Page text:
Talking to my client to learn about the other party’s tendencies, asking questions designed to elicit information from the other parent, and relying on good instincts, can make the difference between “short and sweet,” or long, drawn-out, expensive litigation. This was a case of taking a calculated risk, but experience, paying attention, and knowing how to read people made the difference.

Negotiations are more than just giving in or giving something up. Often, you can learn things that help while still in the fight. Negotiate when you can, and fight only when you must. But if you must fight, let us fight for you.

Coaching Father on Mediation Process Leads to Favorable Outcome.

This is the second post in a three part series in which I highlight positive outcomes for cases that I’ve handled over the years and what you can learn from them. This is not a representation of the outcome in your particular case, but rather an explanation of what happened in these specific cases:

Father Walking To School With Children On Way To Work

All custody cases must go through a mediation process in hopes the parents will settle their differences without a trial. Mediators are county employees tasked with hearing each side’s case and writing a report to the Judge based on the mediation session. Their recommendations carry tremendous weight. A Judge MUST: follow the mediator’s recommendation, or cite special circumstances or give good cause for doing something different.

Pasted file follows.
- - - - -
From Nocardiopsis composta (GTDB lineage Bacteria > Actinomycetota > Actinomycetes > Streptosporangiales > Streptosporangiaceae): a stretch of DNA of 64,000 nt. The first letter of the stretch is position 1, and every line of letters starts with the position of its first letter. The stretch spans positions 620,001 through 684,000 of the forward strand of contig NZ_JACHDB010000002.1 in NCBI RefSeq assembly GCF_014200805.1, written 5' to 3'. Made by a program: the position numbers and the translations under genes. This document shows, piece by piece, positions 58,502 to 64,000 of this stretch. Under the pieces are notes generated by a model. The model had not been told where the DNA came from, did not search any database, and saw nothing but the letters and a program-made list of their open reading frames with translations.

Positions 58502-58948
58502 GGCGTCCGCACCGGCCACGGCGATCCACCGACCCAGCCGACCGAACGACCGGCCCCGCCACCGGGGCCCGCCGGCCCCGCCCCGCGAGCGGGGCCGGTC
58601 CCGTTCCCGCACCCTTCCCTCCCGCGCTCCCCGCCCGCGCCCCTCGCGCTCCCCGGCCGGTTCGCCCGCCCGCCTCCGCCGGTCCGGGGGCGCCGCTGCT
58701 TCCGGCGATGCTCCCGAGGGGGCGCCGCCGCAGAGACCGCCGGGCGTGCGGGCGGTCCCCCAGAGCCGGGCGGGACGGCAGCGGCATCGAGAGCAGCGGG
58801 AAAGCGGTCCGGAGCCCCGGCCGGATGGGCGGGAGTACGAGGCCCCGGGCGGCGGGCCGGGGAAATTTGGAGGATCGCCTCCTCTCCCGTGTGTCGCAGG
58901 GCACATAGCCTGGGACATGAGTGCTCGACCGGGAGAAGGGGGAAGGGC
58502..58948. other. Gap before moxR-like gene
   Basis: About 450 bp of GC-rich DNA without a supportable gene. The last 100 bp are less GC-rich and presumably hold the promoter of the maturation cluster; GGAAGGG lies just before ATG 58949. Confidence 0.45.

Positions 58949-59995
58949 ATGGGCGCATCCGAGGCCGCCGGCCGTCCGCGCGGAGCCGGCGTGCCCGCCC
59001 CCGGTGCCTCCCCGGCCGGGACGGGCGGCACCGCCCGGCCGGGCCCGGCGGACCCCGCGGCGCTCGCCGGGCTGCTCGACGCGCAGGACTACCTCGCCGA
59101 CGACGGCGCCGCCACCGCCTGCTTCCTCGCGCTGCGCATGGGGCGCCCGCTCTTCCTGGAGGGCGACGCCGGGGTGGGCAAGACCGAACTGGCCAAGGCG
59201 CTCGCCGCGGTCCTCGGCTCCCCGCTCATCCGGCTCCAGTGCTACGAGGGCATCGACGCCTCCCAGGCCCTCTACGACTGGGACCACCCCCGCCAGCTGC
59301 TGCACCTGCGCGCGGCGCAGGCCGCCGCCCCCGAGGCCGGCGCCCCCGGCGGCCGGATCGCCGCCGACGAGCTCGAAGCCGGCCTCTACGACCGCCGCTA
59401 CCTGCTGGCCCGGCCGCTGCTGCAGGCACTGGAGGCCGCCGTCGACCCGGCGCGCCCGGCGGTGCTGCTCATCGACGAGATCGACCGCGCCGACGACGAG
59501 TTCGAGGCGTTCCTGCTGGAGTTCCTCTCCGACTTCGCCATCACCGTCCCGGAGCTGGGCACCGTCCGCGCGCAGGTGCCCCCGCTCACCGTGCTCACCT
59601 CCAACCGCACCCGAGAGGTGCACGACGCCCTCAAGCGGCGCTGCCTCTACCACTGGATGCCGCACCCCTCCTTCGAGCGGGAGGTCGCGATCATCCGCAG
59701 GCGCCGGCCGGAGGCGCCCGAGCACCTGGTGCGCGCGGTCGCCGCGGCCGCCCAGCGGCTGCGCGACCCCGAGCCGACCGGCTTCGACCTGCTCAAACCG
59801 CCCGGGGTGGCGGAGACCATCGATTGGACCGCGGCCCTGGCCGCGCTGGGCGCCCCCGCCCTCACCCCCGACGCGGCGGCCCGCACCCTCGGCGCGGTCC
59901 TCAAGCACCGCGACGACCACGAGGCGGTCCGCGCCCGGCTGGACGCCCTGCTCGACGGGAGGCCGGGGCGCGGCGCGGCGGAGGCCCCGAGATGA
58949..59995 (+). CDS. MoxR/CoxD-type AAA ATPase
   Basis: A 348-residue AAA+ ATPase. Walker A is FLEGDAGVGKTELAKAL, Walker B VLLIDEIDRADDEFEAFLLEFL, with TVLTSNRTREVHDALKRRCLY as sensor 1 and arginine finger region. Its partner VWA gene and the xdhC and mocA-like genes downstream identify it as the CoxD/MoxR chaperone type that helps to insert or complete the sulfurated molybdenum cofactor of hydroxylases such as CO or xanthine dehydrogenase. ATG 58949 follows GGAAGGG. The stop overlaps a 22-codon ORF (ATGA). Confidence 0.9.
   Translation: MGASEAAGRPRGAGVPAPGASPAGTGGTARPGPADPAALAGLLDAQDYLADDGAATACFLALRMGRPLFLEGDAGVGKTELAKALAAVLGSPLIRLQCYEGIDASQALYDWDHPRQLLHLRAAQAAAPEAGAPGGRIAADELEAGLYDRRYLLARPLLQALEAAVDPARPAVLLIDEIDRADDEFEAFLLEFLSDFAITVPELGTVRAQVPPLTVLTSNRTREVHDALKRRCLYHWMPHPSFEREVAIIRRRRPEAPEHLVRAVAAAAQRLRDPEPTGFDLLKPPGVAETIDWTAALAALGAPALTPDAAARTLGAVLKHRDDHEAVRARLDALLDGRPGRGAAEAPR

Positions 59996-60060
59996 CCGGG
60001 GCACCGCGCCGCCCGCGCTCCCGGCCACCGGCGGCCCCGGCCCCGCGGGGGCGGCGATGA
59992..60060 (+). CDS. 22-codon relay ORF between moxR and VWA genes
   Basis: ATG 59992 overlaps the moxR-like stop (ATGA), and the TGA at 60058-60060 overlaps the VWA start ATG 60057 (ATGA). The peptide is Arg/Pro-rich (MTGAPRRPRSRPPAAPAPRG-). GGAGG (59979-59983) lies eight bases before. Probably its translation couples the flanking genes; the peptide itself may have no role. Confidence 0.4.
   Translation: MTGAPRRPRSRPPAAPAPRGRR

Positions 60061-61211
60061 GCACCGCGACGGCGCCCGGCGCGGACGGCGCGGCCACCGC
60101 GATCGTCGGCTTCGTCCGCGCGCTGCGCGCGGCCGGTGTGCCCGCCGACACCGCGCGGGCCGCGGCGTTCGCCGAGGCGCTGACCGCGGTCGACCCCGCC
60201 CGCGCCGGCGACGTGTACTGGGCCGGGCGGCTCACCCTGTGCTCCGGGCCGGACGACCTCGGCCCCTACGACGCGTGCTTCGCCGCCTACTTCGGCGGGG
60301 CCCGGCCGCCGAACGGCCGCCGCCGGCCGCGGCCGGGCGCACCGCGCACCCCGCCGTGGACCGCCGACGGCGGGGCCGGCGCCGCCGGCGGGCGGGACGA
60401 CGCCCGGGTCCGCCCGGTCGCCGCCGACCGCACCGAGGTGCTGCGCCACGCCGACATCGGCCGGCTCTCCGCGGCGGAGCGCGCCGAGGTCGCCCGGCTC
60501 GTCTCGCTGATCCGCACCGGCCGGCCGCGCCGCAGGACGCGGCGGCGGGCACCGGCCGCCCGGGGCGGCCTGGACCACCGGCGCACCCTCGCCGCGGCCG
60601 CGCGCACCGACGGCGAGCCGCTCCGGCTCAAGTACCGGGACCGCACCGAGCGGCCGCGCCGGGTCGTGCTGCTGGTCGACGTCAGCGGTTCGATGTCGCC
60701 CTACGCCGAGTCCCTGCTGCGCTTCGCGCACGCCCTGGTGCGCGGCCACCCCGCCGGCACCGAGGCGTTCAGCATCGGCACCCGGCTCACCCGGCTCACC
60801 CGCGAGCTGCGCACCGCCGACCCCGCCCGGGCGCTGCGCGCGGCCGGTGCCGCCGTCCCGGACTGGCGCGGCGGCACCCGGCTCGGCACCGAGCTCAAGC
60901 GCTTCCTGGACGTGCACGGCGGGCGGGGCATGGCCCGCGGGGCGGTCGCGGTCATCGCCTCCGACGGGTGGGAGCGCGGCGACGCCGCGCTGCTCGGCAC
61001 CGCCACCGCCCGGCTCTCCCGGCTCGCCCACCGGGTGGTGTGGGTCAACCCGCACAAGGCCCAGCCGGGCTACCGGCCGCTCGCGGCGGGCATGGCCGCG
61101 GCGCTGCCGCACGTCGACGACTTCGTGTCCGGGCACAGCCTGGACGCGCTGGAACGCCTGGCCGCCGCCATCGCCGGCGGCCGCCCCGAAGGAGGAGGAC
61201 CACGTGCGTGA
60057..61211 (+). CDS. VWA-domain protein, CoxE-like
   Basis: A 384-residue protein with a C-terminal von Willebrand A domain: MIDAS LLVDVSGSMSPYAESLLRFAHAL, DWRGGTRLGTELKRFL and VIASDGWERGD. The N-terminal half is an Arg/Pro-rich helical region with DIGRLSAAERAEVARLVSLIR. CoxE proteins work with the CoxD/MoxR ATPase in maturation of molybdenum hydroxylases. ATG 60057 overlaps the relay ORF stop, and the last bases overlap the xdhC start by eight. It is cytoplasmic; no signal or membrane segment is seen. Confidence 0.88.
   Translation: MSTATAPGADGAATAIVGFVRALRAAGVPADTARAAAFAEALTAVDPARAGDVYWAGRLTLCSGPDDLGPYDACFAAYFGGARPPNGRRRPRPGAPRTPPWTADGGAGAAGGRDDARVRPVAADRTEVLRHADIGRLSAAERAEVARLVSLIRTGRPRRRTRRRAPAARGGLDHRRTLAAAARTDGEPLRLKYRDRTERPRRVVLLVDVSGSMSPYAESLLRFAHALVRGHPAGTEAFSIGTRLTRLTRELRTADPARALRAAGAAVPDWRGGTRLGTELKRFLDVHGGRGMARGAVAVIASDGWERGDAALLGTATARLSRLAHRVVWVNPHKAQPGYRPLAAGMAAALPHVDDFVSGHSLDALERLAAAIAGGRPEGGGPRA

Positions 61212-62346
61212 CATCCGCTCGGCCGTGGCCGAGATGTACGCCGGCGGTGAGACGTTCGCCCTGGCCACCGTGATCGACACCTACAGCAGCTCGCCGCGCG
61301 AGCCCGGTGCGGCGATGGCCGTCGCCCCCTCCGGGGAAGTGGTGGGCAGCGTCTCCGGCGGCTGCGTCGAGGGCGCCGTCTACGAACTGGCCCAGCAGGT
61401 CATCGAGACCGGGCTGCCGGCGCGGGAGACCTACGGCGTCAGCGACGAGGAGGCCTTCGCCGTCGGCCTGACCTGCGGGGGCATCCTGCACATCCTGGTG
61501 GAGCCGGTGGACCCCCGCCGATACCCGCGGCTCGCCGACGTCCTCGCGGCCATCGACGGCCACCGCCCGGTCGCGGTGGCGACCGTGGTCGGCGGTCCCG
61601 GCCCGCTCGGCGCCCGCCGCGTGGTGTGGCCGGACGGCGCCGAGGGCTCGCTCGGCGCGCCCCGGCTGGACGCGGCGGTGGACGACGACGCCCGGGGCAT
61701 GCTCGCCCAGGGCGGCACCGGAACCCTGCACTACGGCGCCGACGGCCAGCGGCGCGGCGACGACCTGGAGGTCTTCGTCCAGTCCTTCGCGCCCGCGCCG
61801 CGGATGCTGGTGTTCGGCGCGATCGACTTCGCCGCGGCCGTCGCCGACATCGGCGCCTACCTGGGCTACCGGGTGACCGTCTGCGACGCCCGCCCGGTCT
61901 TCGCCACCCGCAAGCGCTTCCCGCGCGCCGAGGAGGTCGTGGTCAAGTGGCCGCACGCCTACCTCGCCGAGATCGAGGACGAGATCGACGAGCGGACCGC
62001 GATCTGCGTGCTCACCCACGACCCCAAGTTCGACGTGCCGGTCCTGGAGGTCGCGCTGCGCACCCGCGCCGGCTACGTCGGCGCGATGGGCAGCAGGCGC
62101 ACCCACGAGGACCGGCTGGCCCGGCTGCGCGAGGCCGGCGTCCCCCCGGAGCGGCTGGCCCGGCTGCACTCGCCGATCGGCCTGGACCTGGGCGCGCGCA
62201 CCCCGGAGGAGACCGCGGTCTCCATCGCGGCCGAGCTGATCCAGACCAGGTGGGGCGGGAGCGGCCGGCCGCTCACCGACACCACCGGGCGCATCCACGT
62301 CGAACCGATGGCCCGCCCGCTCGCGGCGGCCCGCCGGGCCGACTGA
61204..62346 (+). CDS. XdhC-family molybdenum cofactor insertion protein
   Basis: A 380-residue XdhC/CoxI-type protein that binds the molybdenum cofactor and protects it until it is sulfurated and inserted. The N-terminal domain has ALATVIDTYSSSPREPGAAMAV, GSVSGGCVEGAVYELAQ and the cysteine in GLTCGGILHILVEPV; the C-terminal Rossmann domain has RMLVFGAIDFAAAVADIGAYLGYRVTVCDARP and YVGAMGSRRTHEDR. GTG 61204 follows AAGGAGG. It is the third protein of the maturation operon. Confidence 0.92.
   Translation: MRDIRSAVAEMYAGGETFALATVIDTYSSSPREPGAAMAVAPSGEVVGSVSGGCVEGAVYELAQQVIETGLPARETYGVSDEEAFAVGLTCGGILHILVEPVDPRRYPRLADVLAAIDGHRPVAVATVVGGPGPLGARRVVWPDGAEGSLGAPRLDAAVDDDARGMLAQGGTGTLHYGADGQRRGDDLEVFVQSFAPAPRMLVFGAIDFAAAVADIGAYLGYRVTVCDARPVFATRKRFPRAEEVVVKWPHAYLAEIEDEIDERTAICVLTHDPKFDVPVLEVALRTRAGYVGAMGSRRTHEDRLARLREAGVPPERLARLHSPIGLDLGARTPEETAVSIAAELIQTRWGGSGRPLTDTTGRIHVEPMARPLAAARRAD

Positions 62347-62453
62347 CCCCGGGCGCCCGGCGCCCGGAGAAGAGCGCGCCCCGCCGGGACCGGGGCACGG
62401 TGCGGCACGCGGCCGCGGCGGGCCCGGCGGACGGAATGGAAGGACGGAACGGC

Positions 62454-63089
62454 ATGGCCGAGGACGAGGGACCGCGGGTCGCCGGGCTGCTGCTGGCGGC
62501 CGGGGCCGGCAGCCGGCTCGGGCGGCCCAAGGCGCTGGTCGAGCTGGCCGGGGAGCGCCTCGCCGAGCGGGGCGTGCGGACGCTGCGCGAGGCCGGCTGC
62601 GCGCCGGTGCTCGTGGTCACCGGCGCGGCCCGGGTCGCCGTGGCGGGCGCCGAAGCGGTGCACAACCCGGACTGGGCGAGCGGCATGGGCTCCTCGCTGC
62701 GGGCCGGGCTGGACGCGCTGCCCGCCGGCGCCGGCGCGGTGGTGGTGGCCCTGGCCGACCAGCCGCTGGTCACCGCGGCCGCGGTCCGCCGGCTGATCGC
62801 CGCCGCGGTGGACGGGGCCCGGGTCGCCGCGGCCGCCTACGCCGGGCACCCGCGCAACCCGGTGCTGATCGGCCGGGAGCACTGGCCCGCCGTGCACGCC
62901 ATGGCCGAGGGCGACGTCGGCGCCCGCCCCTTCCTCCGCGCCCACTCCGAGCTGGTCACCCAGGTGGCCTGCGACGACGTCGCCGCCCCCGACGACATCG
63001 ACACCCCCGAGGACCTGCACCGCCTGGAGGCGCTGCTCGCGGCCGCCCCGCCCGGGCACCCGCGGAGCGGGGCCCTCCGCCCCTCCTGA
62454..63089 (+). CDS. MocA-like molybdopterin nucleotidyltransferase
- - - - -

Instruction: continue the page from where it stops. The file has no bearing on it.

Therefore, how a parent manages their mediation session can have far-reaching consequences.

In a recent case, all previous reports had been unfavorable to my client who was a Father seeking custody of his children. With my coaching, he received his first favorable report and was granted custody of his children during the school year.

Knowing how the system works, and learning how to present yourself can make all the difference. Let me show you how.


By | 2016-10-27T00:30:12+00:00 June 17th, 2016|Categories: Custody, Divorce, Family Law-General, Mediation|Tags: , |0 Comments